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After the ’45

What happened after the 1745 uprising, the consequences for those who followed Prince Charles Edward and what happened to the Bonnie Prince himself
Silver medal showing the Duke of Cumberland  in profile with curled wig, wearing breastplate armour, issued on the Defeat of the Jacobite Rebellion
© National Museums Scotland and the University of Edinburgh 2017
In an earlier step we saw how the British army pursued the Jacobites who had been scattered after the battle at Culloden. Little mercy was shown to the wounded or to the remnants of broken Jacobite regiments, and fleeing soldiers were chased down and killed along the road to Inverness.

The Highlands

The brutal treatment suffered by the defeated Jacobite army at Culloden was only the beginning of a wider campaign of reprisals. Highlanders who had taken up arms in the Jacobite cause were dealt with as rebels and traitors.
In the months following the battle, Jacobite military forces were still active in parts of the highlands. British troops occupied and laid waste to areas of Jacobite support, rounding up suspects, burning houses, driving off livestock and dealing out summary justice.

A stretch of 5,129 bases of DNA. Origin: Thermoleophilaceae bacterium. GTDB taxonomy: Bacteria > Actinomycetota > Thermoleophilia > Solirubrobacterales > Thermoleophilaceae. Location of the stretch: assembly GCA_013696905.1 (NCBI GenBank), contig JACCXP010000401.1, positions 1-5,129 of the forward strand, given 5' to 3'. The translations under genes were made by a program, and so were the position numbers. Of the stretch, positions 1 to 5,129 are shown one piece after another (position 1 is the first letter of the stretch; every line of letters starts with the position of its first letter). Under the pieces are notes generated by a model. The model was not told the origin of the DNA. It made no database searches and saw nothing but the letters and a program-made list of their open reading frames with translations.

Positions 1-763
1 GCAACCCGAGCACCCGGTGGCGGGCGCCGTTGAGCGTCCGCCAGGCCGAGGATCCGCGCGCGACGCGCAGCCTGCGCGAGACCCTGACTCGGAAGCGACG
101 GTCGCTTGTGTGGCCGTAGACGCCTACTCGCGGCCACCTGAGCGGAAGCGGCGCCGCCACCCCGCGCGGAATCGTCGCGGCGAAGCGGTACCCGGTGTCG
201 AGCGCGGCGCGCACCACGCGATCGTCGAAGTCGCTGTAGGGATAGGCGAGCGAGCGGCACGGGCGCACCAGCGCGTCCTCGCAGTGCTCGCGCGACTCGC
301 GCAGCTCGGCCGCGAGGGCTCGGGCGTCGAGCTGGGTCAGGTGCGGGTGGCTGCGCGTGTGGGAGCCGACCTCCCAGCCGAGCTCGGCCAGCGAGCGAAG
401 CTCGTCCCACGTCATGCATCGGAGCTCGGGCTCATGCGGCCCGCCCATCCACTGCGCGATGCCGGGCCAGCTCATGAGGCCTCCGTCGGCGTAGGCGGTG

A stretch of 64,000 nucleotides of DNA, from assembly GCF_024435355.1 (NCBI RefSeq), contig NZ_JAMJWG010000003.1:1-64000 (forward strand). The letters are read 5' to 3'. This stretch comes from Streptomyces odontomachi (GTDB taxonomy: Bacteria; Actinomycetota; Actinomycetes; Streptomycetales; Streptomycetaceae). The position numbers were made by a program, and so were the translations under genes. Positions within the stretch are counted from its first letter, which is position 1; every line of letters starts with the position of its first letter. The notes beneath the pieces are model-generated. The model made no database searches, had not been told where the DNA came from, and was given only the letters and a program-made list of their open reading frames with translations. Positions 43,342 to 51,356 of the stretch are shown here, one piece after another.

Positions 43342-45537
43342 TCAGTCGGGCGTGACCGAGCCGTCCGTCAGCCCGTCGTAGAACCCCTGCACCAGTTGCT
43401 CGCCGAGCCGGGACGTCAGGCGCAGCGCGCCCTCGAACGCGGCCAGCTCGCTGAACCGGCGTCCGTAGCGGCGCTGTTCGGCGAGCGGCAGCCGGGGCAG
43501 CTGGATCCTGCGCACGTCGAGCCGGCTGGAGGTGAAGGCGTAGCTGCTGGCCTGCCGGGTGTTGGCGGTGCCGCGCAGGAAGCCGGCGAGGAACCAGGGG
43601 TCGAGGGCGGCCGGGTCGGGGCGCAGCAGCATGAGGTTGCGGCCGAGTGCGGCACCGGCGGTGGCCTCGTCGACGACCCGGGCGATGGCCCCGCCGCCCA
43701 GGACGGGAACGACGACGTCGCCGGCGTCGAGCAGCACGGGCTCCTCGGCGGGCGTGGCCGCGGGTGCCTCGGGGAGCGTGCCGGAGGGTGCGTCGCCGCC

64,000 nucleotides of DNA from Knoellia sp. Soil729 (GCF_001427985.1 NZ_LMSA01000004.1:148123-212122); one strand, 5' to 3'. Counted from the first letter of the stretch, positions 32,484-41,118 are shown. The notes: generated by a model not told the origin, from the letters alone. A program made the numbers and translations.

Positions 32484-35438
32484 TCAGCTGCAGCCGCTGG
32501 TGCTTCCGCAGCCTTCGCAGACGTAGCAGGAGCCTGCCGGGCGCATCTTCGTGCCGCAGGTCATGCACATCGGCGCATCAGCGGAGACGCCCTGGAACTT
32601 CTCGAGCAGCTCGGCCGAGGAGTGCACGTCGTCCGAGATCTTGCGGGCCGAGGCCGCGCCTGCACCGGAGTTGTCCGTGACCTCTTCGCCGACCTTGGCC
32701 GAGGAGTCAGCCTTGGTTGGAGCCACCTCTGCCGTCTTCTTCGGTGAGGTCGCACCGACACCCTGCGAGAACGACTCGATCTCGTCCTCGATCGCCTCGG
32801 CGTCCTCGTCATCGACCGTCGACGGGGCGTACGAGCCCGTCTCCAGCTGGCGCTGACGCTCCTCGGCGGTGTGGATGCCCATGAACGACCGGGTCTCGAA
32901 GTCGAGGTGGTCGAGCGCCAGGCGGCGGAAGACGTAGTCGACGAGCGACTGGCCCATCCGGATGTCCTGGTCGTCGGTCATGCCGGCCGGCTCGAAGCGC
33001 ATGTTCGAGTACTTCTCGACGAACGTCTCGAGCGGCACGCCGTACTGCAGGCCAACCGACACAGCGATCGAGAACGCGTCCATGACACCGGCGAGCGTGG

This was a campaign of terror intended to ensure that the Scottish Highlands would never again provide military support for the Jacobite cause.
Even staunch Hanoverian supporters were shocked by reports of the atrocities taking place.
The immediate reprisals did not last long, but with them came a series of measures designed to attack the power structures and martial culture of the Highland clans.
The carrying of weapons and the wearing of highland dress in Scotland was banned, and highland chiefs were stripped of their powers of justice.
The entirety of the Scottish Highlands was brought fully under the control of the Hanoverian state.
What do you think of the government response to the 1745 Jacobite rising? Add your comments below.
© National Museums Scotland and the University of Edinburgh 2017
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Bonnie Prince Charlie and the Jacobites

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